That's where I respectfully disagree. I believe a translation is either good or bad in light of the circumstances (obviously not in the abstract, at least normally), but the client's emotional sensations don't make it better or worse.

If you are lucky, i.e. if it is a client and a type of text that you would like to continue working with, you get to develop your relationship with the client by discussing styles and you get better at meeting their 'unspecified' expectations.

[Edited at 2013-05-05 06:56 GMT]


I would normally be as flexible as you say in business terms but there's a difference when the red pen or a formal complaint is involved. I doubt we have any significant difference of opinion about the former situation but I'm more interested in what's your market's general sentiment about allegations of error, defect and so on based on undisclosed expectations.

Let's take an example for illustration: It's Danish to English. You translate a press article or something else that contains quotations. You weren't told your client's position on punctuation before quotation marks, i.e. do you put a comma or not before the start mark, do you put punctuation before or after the end mark etc. There is supposedly a general UK convention and a general US convention about that, but the reality is that it's all messed up, and everybody does it in a different way. In my view, this means that the translator is free to do whatever he does and also a "sophisticated" client (i.e. one that actually cares) is free to do whatever he wants too, except without relying on the translator to do the footwork, forget putting on a grumpy face and making a financial request.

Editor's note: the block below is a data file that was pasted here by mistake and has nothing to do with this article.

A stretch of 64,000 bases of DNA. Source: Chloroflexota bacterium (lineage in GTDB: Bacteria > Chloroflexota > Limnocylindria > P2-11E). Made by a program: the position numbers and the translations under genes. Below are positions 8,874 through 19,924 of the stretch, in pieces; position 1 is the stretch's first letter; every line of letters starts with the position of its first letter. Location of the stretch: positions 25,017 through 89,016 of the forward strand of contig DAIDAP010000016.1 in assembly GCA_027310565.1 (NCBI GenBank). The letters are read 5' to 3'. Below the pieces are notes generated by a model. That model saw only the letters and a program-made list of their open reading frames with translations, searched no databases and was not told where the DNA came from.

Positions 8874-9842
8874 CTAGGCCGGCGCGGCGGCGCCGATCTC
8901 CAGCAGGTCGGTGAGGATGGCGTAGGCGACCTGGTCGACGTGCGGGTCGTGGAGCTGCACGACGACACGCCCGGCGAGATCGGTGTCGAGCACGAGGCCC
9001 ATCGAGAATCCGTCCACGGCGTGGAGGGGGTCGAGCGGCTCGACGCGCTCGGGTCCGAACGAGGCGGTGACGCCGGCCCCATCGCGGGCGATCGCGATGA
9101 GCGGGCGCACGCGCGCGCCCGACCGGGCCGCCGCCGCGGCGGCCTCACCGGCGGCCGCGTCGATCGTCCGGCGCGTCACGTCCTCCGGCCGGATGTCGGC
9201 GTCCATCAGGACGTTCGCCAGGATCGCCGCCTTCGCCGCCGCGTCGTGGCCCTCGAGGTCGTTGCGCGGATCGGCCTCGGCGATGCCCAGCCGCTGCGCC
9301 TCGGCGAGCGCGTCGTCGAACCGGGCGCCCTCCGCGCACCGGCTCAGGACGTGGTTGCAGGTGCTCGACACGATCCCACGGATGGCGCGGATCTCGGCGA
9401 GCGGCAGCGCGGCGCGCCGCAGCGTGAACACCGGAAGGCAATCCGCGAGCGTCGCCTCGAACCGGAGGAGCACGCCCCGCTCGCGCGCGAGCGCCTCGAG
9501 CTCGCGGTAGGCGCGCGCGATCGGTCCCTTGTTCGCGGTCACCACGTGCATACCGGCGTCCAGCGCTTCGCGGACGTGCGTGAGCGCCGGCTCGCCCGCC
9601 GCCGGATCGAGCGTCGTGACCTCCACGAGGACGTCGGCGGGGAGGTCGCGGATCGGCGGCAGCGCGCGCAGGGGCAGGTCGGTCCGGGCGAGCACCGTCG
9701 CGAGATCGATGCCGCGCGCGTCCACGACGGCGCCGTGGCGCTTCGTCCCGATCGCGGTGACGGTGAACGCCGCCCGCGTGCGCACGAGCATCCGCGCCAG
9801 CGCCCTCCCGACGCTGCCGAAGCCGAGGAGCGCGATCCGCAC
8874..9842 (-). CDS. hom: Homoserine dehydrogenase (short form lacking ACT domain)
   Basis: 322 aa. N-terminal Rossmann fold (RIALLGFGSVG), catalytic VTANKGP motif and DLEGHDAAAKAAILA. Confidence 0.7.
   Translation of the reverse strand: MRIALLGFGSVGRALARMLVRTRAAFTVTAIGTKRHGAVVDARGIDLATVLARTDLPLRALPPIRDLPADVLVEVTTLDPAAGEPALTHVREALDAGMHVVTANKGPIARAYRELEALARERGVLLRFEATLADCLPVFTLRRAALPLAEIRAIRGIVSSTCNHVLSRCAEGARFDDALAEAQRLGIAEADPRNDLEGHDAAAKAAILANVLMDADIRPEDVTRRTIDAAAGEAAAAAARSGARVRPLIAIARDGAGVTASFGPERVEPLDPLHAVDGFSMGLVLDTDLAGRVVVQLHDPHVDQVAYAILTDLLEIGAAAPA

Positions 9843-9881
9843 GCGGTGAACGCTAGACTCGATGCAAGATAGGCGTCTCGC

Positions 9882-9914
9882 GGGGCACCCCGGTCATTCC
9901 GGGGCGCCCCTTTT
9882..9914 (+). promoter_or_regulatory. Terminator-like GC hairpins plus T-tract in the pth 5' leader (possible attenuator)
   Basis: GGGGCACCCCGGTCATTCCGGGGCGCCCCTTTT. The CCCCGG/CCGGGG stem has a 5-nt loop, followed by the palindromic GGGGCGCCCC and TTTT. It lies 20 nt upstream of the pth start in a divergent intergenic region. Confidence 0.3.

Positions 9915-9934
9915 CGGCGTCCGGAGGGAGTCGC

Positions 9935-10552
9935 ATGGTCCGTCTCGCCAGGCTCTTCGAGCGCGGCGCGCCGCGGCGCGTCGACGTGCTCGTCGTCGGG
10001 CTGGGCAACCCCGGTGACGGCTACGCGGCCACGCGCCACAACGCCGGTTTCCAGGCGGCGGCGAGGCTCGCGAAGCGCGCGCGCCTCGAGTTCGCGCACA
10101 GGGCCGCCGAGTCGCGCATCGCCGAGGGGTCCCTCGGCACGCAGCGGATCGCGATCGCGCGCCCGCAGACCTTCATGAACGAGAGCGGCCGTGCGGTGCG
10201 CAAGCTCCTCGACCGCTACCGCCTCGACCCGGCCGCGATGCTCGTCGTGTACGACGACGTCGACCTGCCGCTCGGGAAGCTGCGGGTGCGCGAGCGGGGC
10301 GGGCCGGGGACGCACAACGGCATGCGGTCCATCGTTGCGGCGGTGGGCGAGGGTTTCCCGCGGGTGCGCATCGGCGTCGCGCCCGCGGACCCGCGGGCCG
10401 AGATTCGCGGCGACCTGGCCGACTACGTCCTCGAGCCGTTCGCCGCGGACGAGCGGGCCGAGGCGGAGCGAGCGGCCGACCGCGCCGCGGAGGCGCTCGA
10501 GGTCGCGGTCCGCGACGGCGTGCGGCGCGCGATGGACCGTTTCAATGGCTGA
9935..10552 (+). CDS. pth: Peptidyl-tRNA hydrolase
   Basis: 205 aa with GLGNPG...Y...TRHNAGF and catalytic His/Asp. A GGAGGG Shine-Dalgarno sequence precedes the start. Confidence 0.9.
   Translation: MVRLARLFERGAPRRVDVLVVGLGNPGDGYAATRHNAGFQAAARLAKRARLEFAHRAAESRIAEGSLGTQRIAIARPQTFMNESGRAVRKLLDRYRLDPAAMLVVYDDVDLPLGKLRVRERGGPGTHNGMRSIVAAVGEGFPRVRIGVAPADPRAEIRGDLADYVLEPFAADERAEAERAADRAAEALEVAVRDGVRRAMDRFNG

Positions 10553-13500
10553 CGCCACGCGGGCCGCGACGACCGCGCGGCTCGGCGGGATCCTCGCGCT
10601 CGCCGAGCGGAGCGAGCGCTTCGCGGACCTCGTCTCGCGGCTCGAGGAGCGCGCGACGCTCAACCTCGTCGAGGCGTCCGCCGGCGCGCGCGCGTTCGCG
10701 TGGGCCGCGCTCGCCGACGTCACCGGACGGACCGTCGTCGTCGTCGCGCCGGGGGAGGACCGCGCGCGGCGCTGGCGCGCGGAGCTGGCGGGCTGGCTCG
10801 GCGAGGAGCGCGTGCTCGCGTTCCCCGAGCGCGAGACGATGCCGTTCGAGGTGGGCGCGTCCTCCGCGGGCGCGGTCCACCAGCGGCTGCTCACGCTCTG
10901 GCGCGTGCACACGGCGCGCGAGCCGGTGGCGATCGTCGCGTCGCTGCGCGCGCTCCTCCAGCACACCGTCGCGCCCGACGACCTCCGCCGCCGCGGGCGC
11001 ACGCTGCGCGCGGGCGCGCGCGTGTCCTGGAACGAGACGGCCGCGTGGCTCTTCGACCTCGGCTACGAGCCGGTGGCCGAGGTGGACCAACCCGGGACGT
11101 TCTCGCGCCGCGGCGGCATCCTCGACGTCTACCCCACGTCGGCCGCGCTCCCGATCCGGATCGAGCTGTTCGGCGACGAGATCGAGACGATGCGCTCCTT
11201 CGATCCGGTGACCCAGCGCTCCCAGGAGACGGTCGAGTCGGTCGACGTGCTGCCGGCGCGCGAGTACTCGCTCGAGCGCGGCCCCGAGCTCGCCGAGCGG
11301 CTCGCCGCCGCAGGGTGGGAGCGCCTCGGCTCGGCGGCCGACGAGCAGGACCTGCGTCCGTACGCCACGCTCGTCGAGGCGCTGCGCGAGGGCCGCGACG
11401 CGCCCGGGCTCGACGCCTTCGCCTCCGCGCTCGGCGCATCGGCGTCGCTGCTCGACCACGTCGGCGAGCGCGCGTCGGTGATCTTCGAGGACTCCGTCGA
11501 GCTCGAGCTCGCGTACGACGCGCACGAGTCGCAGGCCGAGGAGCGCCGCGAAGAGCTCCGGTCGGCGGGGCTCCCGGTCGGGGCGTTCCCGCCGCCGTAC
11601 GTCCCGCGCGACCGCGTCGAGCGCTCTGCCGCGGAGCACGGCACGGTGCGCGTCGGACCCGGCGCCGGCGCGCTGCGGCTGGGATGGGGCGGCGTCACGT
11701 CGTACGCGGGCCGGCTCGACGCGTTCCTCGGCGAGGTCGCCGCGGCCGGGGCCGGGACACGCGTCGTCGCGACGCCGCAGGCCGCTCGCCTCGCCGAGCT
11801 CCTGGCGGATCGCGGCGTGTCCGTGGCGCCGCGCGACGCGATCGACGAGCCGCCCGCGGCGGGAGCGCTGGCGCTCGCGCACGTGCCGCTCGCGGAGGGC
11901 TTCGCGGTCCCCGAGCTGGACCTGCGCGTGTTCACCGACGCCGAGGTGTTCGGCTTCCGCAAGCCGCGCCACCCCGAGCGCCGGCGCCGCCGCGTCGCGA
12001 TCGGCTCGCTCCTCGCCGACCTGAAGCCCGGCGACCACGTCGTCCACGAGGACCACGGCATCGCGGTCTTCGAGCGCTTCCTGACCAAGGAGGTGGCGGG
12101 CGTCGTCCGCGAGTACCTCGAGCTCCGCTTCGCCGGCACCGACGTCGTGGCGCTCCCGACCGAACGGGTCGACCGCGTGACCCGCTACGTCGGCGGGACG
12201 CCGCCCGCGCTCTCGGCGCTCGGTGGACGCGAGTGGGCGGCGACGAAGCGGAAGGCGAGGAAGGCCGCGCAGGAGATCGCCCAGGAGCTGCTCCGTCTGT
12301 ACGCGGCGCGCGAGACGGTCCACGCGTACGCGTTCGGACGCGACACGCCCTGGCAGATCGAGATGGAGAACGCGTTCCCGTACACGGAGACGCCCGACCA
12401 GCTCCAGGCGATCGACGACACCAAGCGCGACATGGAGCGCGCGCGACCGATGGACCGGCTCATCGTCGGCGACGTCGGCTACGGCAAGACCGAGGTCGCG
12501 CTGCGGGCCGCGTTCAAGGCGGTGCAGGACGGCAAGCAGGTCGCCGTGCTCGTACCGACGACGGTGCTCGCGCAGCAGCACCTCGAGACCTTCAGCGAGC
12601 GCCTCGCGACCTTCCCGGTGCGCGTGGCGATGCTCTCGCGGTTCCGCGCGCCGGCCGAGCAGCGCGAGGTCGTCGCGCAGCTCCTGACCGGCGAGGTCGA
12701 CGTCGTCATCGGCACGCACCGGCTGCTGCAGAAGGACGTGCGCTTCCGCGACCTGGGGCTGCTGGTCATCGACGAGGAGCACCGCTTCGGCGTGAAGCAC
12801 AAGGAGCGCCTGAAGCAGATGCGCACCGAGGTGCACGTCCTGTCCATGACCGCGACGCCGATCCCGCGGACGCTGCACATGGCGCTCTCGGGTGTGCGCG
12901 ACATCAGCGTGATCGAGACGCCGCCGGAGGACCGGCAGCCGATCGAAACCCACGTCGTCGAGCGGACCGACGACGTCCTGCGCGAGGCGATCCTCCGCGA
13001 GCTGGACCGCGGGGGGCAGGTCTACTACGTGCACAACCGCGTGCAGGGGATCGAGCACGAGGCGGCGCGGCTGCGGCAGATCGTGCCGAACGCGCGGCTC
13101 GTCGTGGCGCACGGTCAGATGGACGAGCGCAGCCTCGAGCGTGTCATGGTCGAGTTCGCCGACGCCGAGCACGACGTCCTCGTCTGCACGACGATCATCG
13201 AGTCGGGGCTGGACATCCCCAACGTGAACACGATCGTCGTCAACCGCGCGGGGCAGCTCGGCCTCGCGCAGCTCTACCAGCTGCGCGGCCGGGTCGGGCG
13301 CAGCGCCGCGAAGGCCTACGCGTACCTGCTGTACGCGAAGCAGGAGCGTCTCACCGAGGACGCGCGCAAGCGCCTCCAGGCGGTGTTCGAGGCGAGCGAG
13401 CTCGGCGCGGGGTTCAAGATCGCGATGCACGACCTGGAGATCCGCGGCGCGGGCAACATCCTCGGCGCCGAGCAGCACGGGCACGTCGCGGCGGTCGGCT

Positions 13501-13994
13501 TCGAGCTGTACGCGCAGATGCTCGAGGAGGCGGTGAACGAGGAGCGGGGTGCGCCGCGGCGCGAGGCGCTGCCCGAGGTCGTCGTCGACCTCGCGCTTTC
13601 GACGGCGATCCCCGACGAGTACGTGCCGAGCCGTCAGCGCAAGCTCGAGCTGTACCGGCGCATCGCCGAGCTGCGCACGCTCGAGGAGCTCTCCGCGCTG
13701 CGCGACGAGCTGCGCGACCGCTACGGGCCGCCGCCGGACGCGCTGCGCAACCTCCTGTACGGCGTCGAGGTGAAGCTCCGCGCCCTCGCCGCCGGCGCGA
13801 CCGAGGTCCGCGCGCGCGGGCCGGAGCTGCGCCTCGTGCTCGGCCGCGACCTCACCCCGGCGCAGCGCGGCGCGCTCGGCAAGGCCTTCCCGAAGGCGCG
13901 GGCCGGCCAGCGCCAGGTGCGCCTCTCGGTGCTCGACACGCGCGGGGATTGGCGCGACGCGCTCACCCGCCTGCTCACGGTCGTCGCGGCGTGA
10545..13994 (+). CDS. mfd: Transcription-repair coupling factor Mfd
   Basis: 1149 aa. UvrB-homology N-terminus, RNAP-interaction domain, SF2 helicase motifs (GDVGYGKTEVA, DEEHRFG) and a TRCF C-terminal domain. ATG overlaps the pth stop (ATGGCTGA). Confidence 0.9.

So suppose you got that unfortunate: 'Dear Mr. Hansen, we are not satisfied and require n% discount.' My own initial reaction would probably be somewhere along the lines of: 'Sue me, I've been missing a good one.' Naturally, I wouldn't ultimately write or say that, unless n were an indecent number. You, I believe, would try to strike a compromise, probably somewhere midway, accepting the red pen but trying to minimise the damage. (Please correct me if I'm wrong.) But what's the general understanding in your market as to how such a situation should be handled?


 

Sheila Wilson  Identity Verified
Spain
Local time: 14:38
Member (2007)
English
+ ...
A practical comment May 5, 2013

Łukasz Gos-Furmankiewicz wrote:

Gitte Hovedskov Hansen wrote:
In my view, you should always aim to give your customers what they want, whether they specify it or not.


I see. I rather expect people to be clear about what they want or at least clear about what they aren't sure about

Very often, our direct clients have very little idea what we do, so they sometimes aren't even in a position to know what they aren't sure about. It requires a certain amount of knowledge before you discover what the question is, let alone the answer. And our agency clients often have very little idea what their clients really want, apart from a translation - sometimes they have very little idea what we do, but that's another problem!icon_frown.gif It's our job to query what needs to be queried in advance - we're the experts.